Criminal record screening article and permission to publish here provided by Sean Wen.
Performing background checks on potential employees is a hotly debated issue, as some experts feel such a practice might prevent ex-felons from entering the job force, while others maintain that it is an absolutely necessary step to create a safe workplace.
How do you protect the rights of an individual with a criminal past without compromising the rights of other employees to a secure work environment?
Let’s examine how a business owner can protect his company by using criminal record checks while also lending a helping hand to ex-felons willing to leave their past behind.
The benefits of using background checks
The first and foremost benefit of submitting all your present and future employees to criminal police checks is that it allows you to know exactly who works for you. You probably know their resume, you know what education they have, where they’ve worked before, but a quick background check from online services like Australian national character check allows you to know what sort of life they’ve had.
Doing a background check will tell if they’ve committed any offences previously and of what type, because this also matters.
An individual with a minor offence, long in the past, will probably not pose any danger, but someone who frequently gets in trouble with the law is a clear risk. Even if they do their job and don’t cause any particular problems in the workplace, you can never know when they might be arrested again. The point is why would you spend time and money on such an employee? That’s a bad investment.
What is the easiest way to do criminal record checks?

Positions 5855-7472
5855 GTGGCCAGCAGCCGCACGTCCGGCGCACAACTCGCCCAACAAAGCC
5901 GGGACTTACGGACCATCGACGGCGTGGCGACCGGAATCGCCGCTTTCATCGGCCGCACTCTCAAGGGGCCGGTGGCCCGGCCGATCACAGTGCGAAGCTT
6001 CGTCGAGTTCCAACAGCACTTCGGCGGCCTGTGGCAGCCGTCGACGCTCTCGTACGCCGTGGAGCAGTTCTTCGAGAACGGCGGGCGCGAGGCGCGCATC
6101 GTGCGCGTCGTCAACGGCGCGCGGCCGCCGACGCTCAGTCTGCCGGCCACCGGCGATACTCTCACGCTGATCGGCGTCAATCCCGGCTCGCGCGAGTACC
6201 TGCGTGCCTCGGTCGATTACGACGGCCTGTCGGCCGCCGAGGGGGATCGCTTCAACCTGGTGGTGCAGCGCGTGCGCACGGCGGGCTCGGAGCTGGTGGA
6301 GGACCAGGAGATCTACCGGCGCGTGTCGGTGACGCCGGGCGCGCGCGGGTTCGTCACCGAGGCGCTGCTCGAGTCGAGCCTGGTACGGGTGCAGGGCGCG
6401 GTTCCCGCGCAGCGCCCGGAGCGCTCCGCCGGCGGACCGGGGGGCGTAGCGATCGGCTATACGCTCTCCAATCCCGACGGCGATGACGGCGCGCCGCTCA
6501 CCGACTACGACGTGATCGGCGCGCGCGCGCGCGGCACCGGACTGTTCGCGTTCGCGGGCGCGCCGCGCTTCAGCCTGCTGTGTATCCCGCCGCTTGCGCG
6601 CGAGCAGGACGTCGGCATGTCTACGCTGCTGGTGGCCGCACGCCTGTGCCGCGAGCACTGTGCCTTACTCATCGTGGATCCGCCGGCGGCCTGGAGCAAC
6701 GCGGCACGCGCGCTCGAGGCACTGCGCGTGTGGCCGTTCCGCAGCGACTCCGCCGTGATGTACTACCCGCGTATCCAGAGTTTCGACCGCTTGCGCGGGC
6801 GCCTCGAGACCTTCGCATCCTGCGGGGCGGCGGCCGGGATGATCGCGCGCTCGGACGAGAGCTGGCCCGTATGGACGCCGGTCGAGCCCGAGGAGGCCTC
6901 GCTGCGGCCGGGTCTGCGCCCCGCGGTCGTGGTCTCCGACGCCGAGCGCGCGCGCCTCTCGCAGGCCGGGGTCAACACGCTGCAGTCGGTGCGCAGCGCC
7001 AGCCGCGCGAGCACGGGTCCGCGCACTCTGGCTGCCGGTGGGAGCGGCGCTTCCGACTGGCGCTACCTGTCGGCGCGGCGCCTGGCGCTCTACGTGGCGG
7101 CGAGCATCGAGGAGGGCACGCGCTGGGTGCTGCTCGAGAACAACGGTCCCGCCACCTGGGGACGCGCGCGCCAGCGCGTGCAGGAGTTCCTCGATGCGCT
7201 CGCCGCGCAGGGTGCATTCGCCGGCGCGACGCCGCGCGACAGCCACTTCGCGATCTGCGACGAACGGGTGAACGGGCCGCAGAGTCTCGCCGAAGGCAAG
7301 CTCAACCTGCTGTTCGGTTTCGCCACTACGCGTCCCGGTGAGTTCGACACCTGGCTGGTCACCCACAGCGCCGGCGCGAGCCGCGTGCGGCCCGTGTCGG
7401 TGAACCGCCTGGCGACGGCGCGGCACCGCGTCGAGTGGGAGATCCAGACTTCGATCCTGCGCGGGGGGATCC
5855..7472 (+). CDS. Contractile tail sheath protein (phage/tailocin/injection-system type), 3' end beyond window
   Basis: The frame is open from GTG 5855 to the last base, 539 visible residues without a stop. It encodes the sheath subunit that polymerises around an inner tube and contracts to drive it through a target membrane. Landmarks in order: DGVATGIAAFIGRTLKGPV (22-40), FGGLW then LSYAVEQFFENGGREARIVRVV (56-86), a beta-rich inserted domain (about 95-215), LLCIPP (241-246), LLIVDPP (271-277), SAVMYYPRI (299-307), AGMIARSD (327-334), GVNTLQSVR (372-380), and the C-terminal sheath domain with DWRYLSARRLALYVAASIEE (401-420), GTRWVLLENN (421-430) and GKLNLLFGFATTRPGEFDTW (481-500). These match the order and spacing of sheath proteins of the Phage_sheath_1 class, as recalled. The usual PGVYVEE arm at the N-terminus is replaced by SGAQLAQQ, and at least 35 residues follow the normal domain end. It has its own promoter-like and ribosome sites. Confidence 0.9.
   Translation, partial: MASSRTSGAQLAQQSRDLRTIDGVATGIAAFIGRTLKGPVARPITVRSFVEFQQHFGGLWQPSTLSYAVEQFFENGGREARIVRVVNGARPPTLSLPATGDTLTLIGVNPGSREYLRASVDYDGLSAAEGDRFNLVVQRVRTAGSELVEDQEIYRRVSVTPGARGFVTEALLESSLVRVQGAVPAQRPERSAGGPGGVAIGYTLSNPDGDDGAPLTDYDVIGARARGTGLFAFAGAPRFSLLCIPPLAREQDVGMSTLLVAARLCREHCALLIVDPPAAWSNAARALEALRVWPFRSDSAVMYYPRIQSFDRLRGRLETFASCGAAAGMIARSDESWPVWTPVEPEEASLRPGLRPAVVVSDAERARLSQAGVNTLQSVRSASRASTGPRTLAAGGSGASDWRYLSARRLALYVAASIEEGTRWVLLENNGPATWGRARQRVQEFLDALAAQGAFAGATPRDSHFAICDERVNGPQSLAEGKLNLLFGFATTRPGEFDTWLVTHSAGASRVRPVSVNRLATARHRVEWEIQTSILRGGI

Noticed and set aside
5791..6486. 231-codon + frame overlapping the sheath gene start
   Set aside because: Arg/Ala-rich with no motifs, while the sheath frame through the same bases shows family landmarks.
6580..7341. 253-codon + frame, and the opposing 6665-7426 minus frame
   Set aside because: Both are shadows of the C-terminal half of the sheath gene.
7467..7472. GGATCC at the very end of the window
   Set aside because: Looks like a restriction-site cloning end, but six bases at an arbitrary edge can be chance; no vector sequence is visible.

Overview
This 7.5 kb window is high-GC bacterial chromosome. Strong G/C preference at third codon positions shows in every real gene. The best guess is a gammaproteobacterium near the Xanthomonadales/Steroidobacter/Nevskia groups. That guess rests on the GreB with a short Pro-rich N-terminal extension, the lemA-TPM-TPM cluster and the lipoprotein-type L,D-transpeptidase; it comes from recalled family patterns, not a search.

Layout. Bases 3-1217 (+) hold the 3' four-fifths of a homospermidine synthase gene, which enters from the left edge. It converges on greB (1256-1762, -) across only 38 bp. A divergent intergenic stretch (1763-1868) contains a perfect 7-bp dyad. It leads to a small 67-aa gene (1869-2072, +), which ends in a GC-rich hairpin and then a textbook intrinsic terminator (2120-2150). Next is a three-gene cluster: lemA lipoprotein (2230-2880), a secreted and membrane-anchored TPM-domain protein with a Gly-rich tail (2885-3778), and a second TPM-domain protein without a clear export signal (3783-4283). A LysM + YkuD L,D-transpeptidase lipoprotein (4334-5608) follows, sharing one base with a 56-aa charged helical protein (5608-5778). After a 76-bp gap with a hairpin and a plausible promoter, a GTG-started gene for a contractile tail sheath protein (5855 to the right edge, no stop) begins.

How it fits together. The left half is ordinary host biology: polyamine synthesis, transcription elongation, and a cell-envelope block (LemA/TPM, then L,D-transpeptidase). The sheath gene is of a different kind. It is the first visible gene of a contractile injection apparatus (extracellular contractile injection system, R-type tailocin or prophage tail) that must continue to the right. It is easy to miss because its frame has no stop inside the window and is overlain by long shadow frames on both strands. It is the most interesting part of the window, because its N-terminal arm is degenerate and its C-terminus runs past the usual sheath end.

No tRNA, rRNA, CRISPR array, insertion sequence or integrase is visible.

You don’t want to burden your HR with an additional task and more red tape. In today’s world, doing background checks on your employees is extremely easy as all you need to do is set up an account with an online character check agency and use them every time you need a police clearance on someone. These agencies are accredited with Crimtrac and have access to police databases in all Australian states and territories. You can get a full police check on anyone in a couple of days, straight to your email.
How do you use information from a criminal record?
You have to be very careful about the way sensitive information from an individual’s criminal record is handled. Passing on private information of this type to third parties is illegal. Only those who need to know, like your HR manager, should have access to such information.
If the criminal record comes back clean, you can hire that person immediately, knowing they’re in no way dangerous to your company or the rest of the staff.
You should extend such measures to any gig workers or independent contractors that you might employ. Anyone who has access to your internal network or represents your company should be properly vetted.
However, when you discover that an individual has some offences on their criminal record check certificate, you’ll have to analyze the merits of each hire. A good professional with a drunk driving offence committed five years ago can be a valuable addition to your team, unless, of course, they’re applying for a position as a driver.
On the other hand, you’ll have to think very hard if you really want to hire an equally good professional with a serious offence on their record. If you have a choice, you probably won’t want to hire a persons with sexual harassment convictions or a person with a serious drug habit.
This way, you keep your business safe, you don’t waste money on bad hires which result in a high employee turnover and the rest of your staff will feel secure in the workplace.